Rensselaer, an E. county of New York, bordering on Vermont and Massachusetts, bounded W. by the Hudson river, and drained by the Hoosick and Little Hoosick rivers, and Kinderhook creek; area, 690 sq. m.; pop. in 1870, 99,549. Two ranges of mountains, the Taghkanick and Petersburg, traverse it from N. to S.; they have an elevation of from 1,000 to 2,000 ft., with precipitous declivities, studded with numerous small lakes. The soil is generally hard and sterile, but much of it is under cultivation, yielding liberal crops. Several railroads pass through the county. The chief productions in 1870 were 5,527 bushels of wheat, 187,383 of rye, 211,968 of Indian corn, 717,845 of oats, 49,762 of buckwheat, 1,504,209 of potatoes. 108,214 tons of hay, 235,496 lbs. of wool, 1,271,128 of butter, 365,-416 of cheese, 43,286 of hops, 774,773 of flax, and 54,513 of maple sugar. There were 9,372 horses, 16,813 milch cows, 1,358 working oxen, 8,585 other cattle, 54,928 sheep, and 9,276 swine. The county contained 792 manufacturing establishments, employing 15,588 hands, and having an invested capital of $12,354,181, with annual products amounting to $28,550,-306. The principal manufactures are iron and iron ware of many kinds, agricultural implements, bells, cotton and woollen goods, brick, linen and paper collars, carriages and wagons, machinery, marble and stone work, flour, lumber, paper, and leather.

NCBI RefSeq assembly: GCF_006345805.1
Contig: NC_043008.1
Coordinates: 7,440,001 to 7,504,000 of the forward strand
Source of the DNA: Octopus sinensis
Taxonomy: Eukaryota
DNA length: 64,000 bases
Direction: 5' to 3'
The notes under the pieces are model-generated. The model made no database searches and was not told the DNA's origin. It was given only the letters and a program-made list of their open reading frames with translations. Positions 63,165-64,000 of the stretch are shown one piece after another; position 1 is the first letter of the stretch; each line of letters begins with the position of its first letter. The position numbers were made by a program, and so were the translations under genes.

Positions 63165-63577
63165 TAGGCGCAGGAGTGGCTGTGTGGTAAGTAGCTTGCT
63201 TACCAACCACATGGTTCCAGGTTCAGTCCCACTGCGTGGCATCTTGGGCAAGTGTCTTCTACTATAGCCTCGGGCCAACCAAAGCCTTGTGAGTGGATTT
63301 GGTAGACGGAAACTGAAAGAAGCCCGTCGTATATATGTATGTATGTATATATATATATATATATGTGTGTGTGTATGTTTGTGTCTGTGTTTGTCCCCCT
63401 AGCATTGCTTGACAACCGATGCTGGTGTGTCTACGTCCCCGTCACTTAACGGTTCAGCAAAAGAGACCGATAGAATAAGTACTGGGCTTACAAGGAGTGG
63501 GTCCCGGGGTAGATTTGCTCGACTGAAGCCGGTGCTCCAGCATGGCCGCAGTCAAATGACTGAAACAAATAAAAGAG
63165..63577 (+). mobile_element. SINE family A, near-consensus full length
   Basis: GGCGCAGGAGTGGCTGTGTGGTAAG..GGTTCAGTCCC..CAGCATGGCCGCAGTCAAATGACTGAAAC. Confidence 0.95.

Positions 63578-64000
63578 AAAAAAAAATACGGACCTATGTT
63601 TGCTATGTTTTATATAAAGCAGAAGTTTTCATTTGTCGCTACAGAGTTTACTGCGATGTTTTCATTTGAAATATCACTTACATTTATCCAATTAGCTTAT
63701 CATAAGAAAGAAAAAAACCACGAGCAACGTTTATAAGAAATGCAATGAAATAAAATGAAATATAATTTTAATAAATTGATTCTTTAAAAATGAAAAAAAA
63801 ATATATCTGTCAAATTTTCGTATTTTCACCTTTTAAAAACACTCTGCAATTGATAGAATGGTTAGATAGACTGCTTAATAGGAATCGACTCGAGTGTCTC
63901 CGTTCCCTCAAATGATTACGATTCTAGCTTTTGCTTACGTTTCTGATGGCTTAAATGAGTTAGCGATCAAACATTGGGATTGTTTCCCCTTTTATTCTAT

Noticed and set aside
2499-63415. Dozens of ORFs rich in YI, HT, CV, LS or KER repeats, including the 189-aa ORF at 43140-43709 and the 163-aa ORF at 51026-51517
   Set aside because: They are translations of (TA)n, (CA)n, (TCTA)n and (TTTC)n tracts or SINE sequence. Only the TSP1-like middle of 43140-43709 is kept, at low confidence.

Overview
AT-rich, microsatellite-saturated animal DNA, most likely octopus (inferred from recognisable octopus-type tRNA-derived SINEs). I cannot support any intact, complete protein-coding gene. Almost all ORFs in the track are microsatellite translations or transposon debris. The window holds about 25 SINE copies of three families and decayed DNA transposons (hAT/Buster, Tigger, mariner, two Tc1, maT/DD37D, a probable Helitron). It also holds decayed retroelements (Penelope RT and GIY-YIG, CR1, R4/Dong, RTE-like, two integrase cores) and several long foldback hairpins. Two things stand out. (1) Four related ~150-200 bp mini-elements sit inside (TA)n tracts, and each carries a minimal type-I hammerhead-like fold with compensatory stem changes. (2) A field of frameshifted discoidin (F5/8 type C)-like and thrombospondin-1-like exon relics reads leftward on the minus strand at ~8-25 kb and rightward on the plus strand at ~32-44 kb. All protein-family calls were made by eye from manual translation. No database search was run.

Capital, Troy.